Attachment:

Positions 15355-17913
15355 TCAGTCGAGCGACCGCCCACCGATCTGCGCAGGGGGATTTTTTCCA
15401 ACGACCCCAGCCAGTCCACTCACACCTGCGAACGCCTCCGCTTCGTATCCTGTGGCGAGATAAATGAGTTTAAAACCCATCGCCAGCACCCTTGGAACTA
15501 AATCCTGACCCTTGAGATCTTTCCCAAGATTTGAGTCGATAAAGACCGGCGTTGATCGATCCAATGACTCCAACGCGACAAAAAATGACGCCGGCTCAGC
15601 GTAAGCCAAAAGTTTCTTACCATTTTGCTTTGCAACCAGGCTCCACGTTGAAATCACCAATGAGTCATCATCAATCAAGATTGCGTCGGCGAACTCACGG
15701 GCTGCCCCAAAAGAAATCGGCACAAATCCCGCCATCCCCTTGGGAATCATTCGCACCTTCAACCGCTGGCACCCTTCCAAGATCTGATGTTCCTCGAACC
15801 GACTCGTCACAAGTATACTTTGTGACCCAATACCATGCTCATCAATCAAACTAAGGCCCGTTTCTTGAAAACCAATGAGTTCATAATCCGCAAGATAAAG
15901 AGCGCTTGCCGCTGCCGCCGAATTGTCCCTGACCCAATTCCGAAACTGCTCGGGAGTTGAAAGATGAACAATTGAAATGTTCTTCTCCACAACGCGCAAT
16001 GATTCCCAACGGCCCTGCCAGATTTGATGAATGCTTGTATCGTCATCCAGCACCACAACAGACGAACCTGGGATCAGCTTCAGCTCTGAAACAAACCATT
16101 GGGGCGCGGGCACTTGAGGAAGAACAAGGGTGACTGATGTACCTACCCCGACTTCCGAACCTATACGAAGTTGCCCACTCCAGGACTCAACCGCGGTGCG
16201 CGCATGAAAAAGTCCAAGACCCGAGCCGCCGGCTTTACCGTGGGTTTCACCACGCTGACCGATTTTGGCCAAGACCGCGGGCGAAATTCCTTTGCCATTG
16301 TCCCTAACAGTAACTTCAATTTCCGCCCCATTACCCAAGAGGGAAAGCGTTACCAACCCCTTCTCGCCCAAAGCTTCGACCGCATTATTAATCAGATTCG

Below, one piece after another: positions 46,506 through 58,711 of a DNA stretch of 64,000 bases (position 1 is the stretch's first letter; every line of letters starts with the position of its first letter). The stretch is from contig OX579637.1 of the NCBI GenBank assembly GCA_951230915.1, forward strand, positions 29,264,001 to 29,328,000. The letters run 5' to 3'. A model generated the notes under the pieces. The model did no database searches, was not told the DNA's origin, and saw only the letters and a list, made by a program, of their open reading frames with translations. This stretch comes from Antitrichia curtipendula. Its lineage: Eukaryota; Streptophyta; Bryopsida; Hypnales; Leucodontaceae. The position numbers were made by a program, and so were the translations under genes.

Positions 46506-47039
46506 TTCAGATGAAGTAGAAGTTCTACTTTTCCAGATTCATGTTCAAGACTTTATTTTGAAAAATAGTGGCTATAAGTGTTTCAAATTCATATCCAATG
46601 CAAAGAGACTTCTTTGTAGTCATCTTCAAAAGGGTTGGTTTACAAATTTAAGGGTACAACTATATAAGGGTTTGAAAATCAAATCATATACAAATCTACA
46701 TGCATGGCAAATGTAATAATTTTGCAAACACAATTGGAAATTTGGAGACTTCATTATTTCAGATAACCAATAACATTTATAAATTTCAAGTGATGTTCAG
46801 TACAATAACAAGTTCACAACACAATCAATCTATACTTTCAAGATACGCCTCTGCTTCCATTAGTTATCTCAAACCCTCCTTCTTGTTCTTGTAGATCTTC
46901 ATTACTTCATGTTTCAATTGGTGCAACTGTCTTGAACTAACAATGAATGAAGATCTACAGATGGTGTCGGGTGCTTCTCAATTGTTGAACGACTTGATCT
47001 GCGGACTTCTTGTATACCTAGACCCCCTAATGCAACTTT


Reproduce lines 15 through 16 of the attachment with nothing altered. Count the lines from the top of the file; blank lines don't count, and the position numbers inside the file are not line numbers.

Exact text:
46506 TTCAGATGAAGTAGAAGTTCTACTTTTCCAGATTCATGTTCAAGACTTTATTTTGAAAAATAGTGGCTATAAGTGTTTCAAATTCATATCCAATG
46601 CAAAGAGACTTCTTTGTAGTCATCTTCAAAAGGGTTGGTTTACAAATTTAAGGGTACAACTATATAAGGGTTTGAAAATCAAATCATATACAAATCTACA